financial therapy

Bari Tessler – Doing Your Own Work

One of the topics in last week’s conversation with Bari Tessler was the importance of financial therapists doing their therapy, their own emotional work.

In my sessions with financial therapy clients, I have realized that in probably 50% of the cases, we deal with things that were not taught in any of my training but that I encountered in my own personal work. This just emphasizes how essential it is that we are consumers of what we offer to clients.

In Bari’s training in somatic psychotherapy at Naropa University, students were required to do their own therapy. As she describes it, “We had to be our own case studies.” Unfortunately, many therapy programs do not have that same requirement. I remember some years ago having a colleague tell me he estimated that only one percent of therapists had done their own work.

As a client, how do you know when a professional has done their own work? It’s not an easy question to answer. A couple of contrasting examples we discussed might offer some clues to the mindset you want to find in a potential financial therapist.

One of my colleagues who was getting a master’s in mental health counseling told me about a classmate who was emotionally affected by something in the coursework. When therapy was suggested for this person, they said they didn’t need to go to therapy themselves in order to help other people. That’s a perspective I strongly disagree with, and I would avoid a therapist who approached their work that way.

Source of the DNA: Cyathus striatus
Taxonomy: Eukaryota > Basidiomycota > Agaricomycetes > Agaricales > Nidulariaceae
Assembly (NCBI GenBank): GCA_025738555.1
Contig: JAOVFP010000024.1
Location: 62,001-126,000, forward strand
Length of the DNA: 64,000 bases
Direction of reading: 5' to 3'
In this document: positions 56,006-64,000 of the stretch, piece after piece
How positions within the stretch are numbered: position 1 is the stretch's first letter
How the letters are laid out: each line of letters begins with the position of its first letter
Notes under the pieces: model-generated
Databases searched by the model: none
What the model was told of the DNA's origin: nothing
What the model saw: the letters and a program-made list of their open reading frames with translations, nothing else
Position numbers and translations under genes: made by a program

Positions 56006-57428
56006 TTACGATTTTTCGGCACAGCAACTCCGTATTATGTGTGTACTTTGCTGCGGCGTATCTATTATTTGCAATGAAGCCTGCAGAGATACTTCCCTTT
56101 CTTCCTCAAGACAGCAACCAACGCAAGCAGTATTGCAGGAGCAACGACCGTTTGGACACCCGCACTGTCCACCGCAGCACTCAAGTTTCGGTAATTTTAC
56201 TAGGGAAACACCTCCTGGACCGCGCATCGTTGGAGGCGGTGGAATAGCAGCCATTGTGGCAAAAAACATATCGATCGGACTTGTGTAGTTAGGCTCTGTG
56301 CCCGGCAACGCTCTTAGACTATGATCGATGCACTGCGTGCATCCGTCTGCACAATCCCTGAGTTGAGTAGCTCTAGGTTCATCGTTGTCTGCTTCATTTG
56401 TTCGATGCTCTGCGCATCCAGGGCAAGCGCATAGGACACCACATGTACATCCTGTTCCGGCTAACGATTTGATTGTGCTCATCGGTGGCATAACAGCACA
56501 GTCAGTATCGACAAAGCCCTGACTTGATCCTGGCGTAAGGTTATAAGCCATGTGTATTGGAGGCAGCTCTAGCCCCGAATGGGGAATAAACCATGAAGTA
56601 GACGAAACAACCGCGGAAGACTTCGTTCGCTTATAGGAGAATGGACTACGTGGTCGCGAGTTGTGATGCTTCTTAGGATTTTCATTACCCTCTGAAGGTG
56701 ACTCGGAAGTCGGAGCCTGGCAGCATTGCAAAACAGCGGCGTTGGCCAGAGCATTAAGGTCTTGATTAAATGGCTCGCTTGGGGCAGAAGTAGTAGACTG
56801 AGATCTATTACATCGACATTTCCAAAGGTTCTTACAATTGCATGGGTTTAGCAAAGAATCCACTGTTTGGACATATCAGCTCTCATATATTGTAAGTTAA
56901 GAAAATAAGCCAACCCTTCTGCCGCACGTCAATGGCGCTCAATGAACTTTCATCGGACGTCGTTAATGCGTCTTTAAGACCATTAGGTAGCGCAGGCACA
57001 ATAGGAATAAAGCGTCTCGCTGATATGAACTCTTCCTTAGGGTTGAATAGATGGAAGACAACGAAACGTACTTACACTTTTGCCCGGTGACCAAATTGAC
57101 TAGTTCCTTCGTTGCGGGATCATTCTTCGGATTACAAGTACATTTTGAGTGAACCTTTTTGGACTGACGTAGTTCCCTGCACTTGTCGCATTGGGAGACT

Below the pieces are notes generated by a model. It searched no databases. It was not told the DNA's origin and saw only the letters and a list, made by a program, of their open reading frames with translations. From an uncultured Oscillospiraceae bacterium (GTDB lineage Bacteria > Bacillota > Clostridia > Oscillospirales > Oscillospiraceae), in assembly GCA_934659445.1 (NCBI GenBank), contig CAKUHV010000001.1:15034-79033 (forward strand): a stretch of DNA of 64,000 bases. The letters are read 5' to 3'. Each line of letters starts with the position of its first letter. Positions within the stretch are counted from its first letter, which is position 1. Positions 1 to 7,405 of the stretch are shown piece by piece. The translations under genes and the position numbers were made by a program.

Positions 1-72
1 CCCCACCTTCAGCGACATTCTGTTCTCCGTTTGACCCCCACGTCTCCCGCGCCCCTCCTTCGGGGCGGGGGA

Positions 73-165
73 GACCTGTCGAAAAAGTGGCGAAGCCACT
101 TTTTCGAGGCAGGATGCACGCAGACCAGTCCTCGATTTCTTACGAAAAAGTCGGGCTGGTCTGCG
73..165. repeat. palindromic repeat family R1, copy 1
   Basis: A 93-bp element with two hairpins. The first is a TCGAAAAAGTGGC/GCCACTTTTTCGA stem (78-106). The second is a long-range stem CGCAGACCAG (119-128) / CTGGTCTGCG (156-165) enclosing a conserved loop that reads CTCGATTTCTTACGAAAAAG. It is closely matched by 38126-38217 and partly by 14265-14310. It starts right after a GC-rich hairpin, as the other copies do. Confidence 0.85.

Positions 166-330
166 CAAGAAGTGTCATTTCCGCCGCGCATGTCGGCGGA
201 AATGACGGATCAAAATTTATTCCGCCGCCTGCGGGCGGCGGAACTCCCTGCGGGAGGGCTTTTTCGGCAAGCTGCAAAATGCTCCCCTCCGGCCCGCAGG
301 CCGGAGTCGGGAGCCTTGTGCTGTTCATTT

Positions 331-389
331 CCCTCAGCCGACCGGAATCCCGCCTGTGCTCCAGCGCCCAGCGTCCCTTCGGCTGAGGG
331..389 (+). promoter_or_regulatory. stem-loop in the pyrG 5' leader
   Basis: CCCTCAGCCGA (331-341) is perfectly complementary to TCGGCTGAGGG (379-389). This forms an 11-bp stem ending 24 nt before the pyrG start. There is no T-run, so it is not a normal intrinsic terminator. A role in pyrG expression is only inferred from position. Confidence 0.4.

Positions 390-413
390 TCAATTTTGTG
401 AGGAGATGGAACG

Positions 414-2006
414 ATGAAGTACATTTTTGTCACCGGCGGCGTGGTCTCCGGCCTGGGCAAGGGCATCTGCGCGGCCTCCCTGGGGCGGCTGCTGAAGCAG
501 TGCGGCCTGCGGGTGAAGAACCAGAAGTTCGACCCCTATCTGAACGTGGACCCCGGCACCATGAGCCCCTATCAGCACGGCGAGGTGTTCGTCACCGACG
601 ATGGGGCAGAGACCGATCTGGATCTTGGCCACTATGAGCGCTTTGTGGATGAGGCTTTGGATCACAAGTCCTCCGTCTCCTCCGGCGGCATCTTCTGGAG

On the other hand, Bari once worked with a financial planner who saw herself as only dealing with the numbers and spreadsheets and facts around money. Yet she realized that money was very emotional for most of her clients, and she wanted to understand them better and work with them more effectively. Not only did she gain more tools for working with clients, but she wound up learning a lot about her own money emotions and the challenging money dynamics with her family. Her openness to learning about money and emotions opened the door for her to do her own work. This, in turn, very likely added a great deal to her work with clients.

Bari also shared a favorite negative review she received for her first book, one that made her laugh out loud. The reviewer said, “I’m just appalled that the author thinks that everyone has emotions around money.” Some 30 years ago, I might have agreed with that review. At this stage in my financial planning and financial therapy careers, I know better. I understand how deeply our emotions around money shape our behaviors around money. Financial literacy matters, but it needs to be integrated with emotional awareness in order to help us gain financial wellbeing.

Check out The Financial Therapy Podcast by Rick Kahler concerning this topic.

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